André de Cortanze, from Alpine to Peugeot at the 24 Hours of Le Mans

André de Cortanze, from Alpine to Peugeot at the 24 Hours of Le Mans

During the second half of the 1960s, as Charles de Cortanze involved himself with the creation of the Bugatti circuit after giving Peugeot its earliest triumphs at the 24 Hours three decades earlier, his son André was doing the same for Alpine…before playing a part in Peugeot's successful return to Le Mans in the early 1990s.

In 1966, André de Cortanze was forced to retire at the 24 Hours of Le Mans while four Alpines made it to the chequered flag, led by Leo Cella and Henri Grandsire (ninth). The following year, he finished in 10th place with Alain le Guellec. Three other Alpines were classed thanks to Henri Grandsire/José Rosinski, Jacques Cheinisse/Roger de Lageneste and Mauro Bianchi/Jean Vinatier (ninth, 12th and 13th respectively).

In 1968, de Cortanze achieved his best result at the 24 Hours, also considered an excellent showing for Alpine, with in order André de Cortanze/Jean Vinatier (eighth), Alain le Guellec/Alain Serpaggi (ninth), Jean-Luc Thérier/Bernard Tramon (10th) and Christian Ethuin/Bob Wollek (11th).

PHOTO ABOVE (Copyright - ACO Archives): LE MANS (SARTHE, FRANCE), CIRCUIT DES 24 HEURES, 24 HOURS OF LE MANS, 28-29 SEPTEMBER 1968. At the wheel of the #30 Alpine A220, André de Cortanze and Jean Vinatier pulled off a stunning hat trick with four Alpines finishing from eighth to 11th places.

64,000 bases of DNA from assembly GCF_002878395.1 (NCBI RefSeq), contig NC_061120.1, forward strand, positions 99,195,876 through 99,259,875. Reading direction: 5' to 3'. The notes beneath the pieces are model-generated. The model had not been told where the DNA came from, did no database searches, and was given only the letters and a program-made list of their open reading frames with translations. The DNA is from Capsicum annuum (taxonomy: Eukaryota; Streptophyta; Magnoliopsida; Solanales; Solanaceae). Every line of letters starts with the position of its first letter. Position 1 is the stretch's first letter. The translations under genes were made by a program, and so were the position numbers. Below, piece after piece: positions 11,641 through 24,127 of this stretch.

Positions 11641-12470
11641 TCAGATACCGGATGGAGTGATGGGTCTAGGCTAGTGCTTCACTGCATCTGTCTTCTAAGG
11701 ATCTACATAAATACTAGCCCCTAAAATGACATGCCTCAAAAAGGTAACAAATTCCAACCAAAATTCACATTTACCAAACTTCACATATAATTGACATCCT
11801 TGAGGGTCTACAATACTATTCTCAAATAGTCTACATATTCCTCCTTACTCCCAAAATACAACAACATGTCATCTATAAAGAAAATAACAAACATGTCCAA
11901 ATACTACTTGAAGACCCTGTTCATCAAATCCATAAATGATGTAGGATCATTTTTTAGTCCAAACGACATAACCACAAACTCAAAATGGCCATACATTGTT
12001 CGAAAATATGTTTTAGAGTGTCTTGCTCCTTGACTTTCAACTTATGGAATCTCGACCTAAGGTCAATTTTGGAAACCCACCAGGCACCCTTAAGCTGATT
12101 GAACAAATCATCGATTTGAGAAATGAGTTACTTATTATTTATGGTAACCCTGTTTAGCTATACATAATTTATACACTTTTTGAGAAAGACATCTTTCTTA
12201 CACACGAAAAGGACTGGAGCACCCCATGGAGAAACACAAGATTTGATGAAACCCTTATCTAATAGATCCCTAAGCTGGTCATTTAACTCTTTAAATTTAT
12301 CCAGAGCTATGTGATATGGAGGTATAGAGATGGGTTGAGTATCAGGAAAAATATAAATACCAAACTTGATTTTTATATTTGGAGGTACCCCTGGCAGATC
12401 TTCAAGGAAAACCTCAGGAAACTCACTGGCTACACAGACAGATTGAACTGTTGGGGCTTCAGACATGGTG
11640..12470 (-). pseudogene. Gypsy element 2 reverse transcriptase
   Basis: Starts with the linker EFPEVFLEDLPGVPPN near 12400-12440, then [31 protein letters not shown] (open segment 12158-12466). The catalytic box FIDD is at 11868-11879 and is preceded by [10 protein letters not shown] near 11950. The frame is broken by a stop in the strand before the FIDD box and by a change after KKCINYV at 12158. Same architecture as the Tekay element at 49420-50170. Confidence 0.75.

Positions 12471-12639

On the heels of this impressive series of results for Alpine, de Cortanze became a project manager for the Renault-Alpine programme at Le Mans which included a win for Jean-Pierre Jaussaud/Didier Pironi in 1978). Then, more than 50 years after his father Charles' top 10 finishes in 1937 et 1938, André proved a key player in yet another glorious chapter in Peugeot's history at the 24 Hours.

In 1988, as the head of the French marque's sporting activities, Jean Todt initiated Peugeot's return to the 24 Hours of Le Mans, entrusting the role of technical director to de Cortanze, subsequent designer of the 905.

In the wake of a promising appearance in 1991, the 905 gave Peugeot its first two wins at the race, with Mark Blundell/Yannick Dalmas/Derek Warwick in 1992 then Christophe Bouchut/Geoff Brabham/Eric Hélary in 1993. That year, the car even scored a hat trick with Thierry Boutsen/Yannick Dalmas/Teo Fabi (second) and Philippe Alliot/Mauro Baldi/Jean-Pierre Jabouille (third). To these two triumphs were added two consecutive pole positions for Alliot (1992 and 1993) and a third place finish in in 1992, already with Baldi and Jabouille.

PHOTOS: LE MANS (SARTHE, FRANCE), 1992 and 1993 24 HOURS OF LE MANS. Above (Copyright - Christian Vignon/ACO Archives), the three Peugeot 905s during Scrutineering for the 1993 race. The #1 (Mark Blundell/Yannick Dalmas/Derek Warwick) and the #2 (Philippe Alliot/Mauro Baldi/Jean-Pierre Jabouille) finished first and third respectively as the #31 (Alain Ferté/Eric van de Poele/Karl Wendlinger) was forced to retire. Below (Copyright - ACO Archives), the 905 winner in 1993. Along with Australian driver Geoff Brabham, Frenchmen Christophe Bouchut and Eric Hélary won their rookie participation in the race.

More than half a century after his father Charles' successes (eighth in 1937 and fifth in 1938), André helped the de Cortanze name make history with Peugeot once again at the 24 Hours of Le Mans. This remarkable family saga is all the more relevant today as Alpine faces off against Toyota in 2021 and with the expected return of Peugeot in 2022.

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